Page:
Student brings attention to BLM through her artwork


Art by Kaylin York

The portrait captures a girl staring into the sky, surrounded by calls for justice and change. As part of a portfolio themed on social justice, senior Kaylin York desired for her AP Studio Art piece to express the essence of the Black Lives Matter movement and the need for immediate action.

Amorah Schultze, Reporter

In the Black girl’s eye, a “Justice for George Floyd” poster calls for change. Her other eye is looking to the sky, suspended between an outcry to the universe. Rising above it all are three words: BLACK LIVES MATTER.

The Black Lives Matter movement was the topic that senior Kaylin York chose for her artwork when she was assigned a political activist piece for AP Studio Art, she knew her goal was to spread awareness about the movement, reactivated by George Floyd’s murder.

York’s experiences as a Black person prompted her passion for the Black Lives Matter Movement.

“I was told from a young age that I, my brother, or anyone on my dad’s side of the family could be killed because of the color of our skin,” York said. “I wanted to express the pain that my family and our ancestors have faced, and still face, to call out the injustice and racism in this country.”

She wants future generations to not be subjected to senseless violence based on their race.

“[BLM] means getting to see the nightmares my ancestors faced finally being put to rest,” York said. “Getting justice for those who have been failed by humanity because they were living in America while Black.”

She hopes that other students will see the greater context of Black inequality.

“Every day, another Black mother [has] to hear her son won’t make it home for dinner, [that] her brother won’t make it to her game,” York said. “A child learning daddy will never tuck her in before bed again.”

[BLM] means getting to see the nightmares my ancestors faced finally being put to rest.”

— Kaylin York

York uses optimism in her piece to signify that America is finally acknowledging the pain and suffering of African Americans through the lens of the BLM movement.

“The slaughter of Black Americans has become normal, and that needs to end here. With our generation,” York said. “So that the Black community won’t have to fear walking home in the dark one minute and being shot the next.”

AP Art teacher Laura Dubois, believes York’s use of mixed mediums strengthened the political statement of her piece.

“I found [Kaylin’s] work to be both impressive and emotional,”  Dubois said. “Kaylin puts her viewer in the ‘shoes’ of a Black person. That’s important and something you can’t teach.”

Dubois wanted to challenge her students to create an impactful piece while also providing a platform for the next generation of artists.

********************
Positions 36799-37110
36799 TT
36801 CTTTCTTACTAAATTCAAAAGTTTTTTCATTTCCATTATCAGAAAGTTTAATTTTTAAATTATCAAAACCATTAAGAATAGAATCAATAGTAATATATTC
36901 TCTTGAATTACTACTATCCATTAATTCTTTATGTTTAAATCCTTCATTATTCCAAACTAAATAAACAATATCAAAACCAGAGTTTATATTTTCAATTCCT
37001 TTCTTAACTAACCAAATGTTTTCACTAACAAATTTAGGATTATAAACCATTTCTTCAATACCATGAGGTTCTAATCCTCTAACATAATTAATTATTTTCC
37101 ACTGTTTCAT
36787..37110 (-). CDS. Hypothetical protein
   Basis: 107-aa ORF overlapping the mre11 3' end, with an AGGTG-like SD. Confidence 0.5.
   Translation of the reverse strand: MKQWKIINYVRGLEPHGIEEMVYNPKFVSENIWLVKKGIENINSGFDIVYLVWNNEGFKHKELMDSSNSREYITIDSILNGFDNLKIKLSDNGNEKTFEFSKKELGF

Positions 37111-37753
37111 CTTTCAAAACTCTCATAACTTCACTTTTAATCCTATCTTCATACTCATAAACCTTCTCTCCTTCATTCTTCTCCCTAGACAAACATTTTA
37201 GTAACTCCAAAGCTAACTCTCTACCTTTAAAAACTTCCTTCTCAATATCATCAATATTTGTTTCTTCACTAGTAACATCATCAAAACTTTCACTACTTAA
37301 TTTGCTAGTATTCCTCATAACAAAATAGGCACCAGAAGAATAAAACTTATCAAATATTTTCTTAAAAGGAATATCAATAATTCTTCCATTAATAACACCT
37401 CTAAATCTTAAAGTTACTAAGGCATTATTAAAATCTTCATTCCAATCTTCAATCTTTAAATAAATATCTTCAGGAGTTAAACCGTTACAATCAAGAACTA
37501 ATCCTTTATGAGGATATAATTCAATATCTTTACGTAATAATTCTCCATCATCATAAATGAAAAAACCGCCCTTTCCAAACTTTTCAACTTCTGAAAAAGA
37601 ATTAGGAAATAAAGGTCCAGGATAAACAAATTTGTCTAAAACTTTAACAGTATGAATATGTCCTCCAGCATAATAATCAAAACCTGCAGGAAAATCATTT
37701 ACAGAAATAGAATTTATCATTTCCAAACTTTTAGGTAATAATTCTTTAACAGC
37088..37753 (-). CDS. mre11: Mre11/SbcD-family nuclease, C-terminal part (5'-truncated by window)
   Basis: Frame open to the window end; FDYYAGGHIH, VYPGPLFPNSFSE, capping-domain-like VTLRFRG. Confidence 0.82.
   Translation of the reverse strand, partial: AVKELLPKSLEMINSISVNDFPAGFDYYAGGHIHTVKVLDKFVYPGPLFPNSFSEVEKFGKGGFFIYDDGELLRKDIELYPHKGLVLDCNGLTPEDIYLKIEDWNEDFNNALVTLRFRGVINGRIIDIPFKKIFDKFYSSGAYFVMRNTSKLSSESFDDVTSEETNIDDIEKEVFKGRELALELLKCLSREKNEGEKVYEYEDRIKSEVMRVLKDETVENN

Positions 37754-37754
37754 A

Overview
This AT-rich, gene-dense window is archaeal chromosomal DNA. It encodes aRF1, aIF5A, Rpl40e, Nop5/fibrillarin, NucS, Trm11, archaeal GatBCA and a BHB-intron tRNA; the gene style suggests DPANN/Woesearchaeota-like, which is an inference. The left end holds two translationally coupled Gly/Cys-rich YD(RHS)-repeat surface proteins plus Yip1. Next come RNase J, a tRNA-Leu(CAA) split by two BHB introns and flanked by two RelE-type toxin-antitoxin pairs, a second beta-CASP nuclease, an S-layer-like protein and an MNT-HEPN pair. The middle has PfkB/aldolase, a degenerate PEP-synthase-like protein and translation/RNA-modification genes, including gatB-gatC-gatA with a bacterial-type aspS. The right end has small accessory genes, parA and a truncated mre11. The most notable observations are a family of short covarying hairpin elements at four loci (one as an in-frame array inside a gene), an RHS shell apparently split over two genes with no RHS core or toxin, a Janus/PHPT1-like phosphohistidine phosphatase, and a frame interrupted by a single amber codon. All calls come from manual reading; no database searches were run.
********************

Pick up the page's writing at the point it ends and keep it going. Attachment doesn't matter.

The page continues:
“It provides the viewer with an opportunity to put themselves in ‘someone else’s shoes’ and could possibly change ones’ outlook,” Dubois said. “We all have different opinions and ideas, but it’s important we learn from each other and educate ourselves.”

Using art to explore political statements allows her, as well as other students, to convey complex issues in easily digestible formats.

“The use of visual symbolism can help people sympathize more with the victims of these issues more than words sometimes can,” senior Savannah Nuhn said. “Visual art has a rather universal language that most people can understand.”

Nuhn, a BLM ally, created a minimalist piece in hopes of evoking striking simplicity.

“I [went for] a sort of symbolic approach, having birds represent the USA and the Black community, seeing as flight is used as a symbol of freedom,” Nuhn said. “In my piece, I wanted to convey that while the modern African American community may have wings, they are often damaged and tied down by fellow Americans, and their calls for help are more often than not ignored by the higher authorities of the USA.”

Nuhn’s position as a supporter and ally differentiates her message from York’s.

“African Americans are people too and should be respected as such by each and every member of society,” Nuhn said. “To me, being an ally means supporting those around you who are affected and using what privilege you have to send a message.”

York has been honing her skills since she was nine years old and wants to pursue a career in portrait-illustrations.

“Being someone who switched schools many times, art helped me express who I was and make [new] friends,” York said. “I like to make art because it brings me joy, but I can [also] tell a story with it.”

Both York and Nuhn find AP Studio Art to be a great resource for building their portfolios and enhancing their unique approach to art.

“I can learn from my peers through critique and seeing how their processes differ from mine. We have a lot of freedom to create what we want,” Nuhn said. “I see it as a time to do what I enjoy while chatting with like-minded people who also understand the process of creating this art.”

The project for the class acts as a focal point in their first-semester college portfolios. These portfolios will continue to grow throughout the year, showcasing many different art pieces of their topic.

“Students chose to develop a [social issue] piece on something that personally impacted them,” Dubois said. “AP Studio Art is a mature class and art isn’t always just about ‘a pretty picture’. I want to challenge my students with their critical thinking skills, and reflect on current events and creativity.”